Doctor: Emissions are toxic

Monadnock Ledger-Transcript
Last modified: 12/21/2015 4:35:53 PM
TEMPLE — While standing in the middle of the elementary school, a stone’s throw from the potential site of a 41,000-horsepower compressor station, Dr. Curtis Norgaard detailed some of the health consequences of the emissions the station could have on the surrounding area.

The compressor station is part of a plan to build a 30-inch diameter pipeline to carry natural gas from the Marcellus shale in Wright, Pennsylvania, to a gas hub in Dracut, Massachusetts. Among other New Hampshire towns, the line will cross through New Ipswich, Greenville, Rindge and Mason. Compressor stations help to push the gas through the pipe. The compressor station planned for Hillsborough County will be sited on Temple Road in New Ipswich, near the Greenville and Temple borders.

Norgaard, a Boston pediatrician, referenced studies surrounding existing compressor stations, as well as general studies on the impacts of particular pollutants. Particularly, Norgaard focused on the effects of nitrogen dioxide and formaldehyde.

“These are well-established toxic emissions,” said Norgaard, who spoke to a crowd of residents from the affected towns during a meeting co-sponsored by Temple’s ad-hoc pipeline advisory committee and New Ipswich Pipeline Resistance.

Norgaard cited studies of health impacts surrounding compressor stations, where residents closer to the stations reported symptoms including throat irritation, sinus issues, headaches, respiratory issues, nosebleeds, and rashes.

Filings by the pipeline developer, Tennessee Gas Pipeline, Inc., a subsidiary of Kinder Morgan, indicate that the compressor station will output about 50 tons of nitrogen dioxide per year and about 1.3 tons of formaldehyde per year. However, those numbers don’t mean much when it comes to talking about health impacts, said Norgaard.

“Tons per year is not a meaningful measurement in terms of human health,” said Norgaard. “It’s more relevant to talk about the concentrations.”

From that point of view, he said, it’s important to look at the peak times of pollution output, and not just the yearly measurements.

Based on TGP’s expected nitrogen dioxide output, and extrapolating from air pollution studies on nitrogen dioxide, it’s likely the region will see slight increases for respiratory and cardiovascular issues — about a 7 percent increase in childhood asthma diagnosis, 4.4 percent increase in clinic visits for asthma, 3.8 percent increase in asthma-related emergency room visits, and a 1.4 percent increase in respiratory deaths, according to Norgaard.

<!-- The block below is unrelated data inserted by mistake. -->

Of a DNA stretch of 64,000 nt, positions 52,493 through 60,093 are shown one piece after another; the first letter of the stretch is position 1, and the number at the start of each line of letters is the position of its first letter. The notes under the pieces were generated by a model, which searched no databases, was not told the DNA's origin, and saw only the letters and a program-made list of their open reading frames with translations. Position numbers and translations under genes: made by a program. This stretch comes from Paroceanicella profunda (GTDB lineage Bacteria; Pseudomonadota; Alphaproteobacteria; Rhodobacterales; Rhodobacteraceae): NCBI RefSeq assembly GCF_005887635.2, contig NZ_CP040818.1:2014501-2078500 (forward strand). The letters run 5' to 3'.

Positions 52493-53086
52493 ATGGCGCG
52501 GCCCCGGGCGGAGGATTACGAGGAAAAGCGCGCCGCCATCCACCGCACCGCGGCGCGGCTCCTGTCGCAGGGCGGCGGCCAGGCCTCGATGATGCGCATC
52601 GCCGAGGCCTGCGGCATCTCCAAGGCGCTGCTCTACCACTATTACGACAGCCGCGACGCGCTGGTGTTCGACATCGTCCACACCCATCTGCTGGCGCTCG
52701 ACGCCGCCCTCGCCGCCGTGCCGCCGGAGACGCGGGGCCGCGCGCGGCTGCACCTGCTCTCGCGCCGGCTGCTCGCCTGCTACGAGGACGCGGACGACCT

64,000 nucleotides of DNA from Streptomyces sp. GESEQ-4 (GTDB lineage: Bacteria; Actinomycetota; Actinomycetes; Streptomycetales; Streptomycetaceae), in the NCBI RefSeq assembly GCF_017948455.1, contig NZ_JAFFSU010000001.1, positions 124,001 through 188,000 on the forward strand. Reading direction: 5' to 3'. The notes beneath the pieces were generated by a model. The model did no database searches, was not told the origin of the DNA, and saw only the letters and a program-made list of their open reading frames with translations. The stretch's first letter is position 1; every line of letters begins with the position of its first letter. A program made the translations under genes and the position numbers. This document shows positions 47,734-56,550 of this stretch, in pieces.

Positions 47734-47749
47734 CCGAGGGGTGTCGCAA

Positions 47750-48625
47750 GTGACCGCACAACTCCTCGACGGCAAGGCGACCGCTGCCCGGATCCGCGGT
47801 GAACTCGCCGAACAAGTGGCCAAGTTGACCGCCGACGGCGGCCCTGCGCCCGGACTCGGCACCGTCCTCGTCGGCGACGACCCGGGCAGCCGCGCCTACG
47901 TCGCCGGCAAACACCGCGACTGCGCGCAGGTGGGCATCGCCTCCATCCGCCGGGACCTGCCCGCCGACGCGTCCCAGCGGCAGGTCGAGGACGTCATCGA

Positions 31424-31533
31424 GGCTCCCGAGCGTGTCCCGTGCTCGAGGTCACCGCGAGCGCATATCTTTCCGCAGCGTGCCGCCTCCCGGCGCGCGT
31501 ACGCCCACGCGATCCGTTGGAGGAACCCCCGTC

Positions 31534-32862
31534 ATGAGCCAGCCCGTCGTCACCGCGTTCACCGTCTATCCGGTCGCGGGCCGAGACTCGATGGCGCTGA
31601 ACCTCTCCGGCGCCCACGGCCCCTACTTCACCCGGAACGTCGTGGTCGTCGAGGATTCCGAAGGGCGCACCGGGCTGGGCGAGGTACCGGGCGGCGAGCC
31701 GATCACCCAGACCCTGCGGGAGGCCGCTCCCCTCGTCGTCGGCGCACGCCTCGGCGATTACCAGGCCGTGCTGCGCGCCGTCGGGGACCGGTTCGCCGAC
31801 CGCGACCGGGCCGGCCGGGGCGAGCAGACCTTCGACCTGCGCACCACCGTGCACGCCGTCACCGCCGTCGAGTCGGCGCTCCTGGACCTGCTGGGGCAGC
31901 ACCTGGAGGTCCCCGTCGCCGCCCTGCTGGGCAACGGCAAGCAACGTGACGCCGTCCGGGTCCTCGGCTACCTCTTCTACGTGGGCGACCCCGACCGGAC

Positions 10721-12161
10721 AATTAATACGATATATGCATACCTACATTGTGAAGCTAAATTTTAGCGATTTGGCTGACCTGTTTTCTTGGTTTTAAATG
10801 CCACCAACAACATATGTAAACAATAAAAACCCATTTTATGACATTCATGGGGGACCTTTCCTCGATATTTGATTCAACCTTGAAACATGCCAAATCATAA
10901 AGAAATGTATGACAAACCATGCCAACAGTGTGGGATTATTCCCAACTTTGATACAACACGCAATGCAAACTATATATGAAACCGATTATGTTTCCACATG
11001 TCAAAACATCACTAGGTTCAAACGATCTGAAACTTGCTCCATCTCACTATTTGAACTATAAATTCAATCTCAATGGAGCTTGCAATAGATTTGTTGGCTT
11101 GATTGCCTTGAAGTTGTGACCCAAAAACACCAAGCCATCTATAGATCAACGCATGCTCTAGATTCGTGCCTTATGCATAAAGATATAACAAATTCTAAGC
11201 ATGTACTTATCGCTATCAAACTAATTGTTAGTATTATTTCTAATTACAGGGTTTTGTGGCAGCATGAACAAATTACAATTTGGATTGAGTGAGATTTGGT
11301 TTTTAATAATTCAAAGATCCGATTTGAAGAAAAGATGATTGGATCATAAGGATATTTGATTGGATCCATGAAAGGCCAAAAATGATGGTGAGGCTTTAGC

“I find this concerning,” said Norgaard. “Then there’s formaldehyde, which I find even more disturbing. Formaldehyde is dangerous. It’s an irritant. It causes cancer.”

Formaldehyde is a cancer hazard at .08 micrograms per meter, and is toxic at 10-49 micrograms per meter, and can cause cancer of the nose and throat as well as luekemia, said Norgaard. Air quality tests surrounding an existing compressor station in Pennsylvania measured formaldehyde levels at a peak of 61 micrograms at about 800 meters from the compressor station.

“I’d like you to take a look around, because we are almost exactly 790 meters from where Kinder Morgan wants to put its compressor station,” said Norgaard. “And if you really know a lot about cancer, you could argue the risk is low. It’s one in 1,000, one in 10,000, 1 in a million people. But I ask this: What is the increased risk for cancer that you feel is acceptable for your child? Let me tell you, I’ve worked with children with cancer, some of whom were cured, some of whom are in remission, and some of whom have died. Let me tell you my professional opinion. What is the acceptable risk for increased risk for childhood cancer? It’s zero.”

When quizzed about health impacts of emissions from the compressor station during an information session in Rindge earlier this month, TGP representatives pointed to emission allowances set by the National Ambient Air Quality Standards, which the compressor station must meet.

Norgaard pointed out that while the standards are meant to prioritize human health, the allowed emissions still will have an impact on health up to ten kilometers from the compressor station, even if those impacts are statistically small. He also pointed to a lack in the regulatory process at the federal level when it came to taking into account the population size and demographics around potentially harmful emitters, as well as what the potential health effects are or a plan to mitigate those impacts.

Norgaard encouraged local communities to have pre-construction and post-construction air quality tests done to monitor the compressor stations impact.



Ashley Saari can be reached at 924-7172 ext. 244, or asaari@ledgertranscript.com. She’s on Twitter @AshleySaariMLT.




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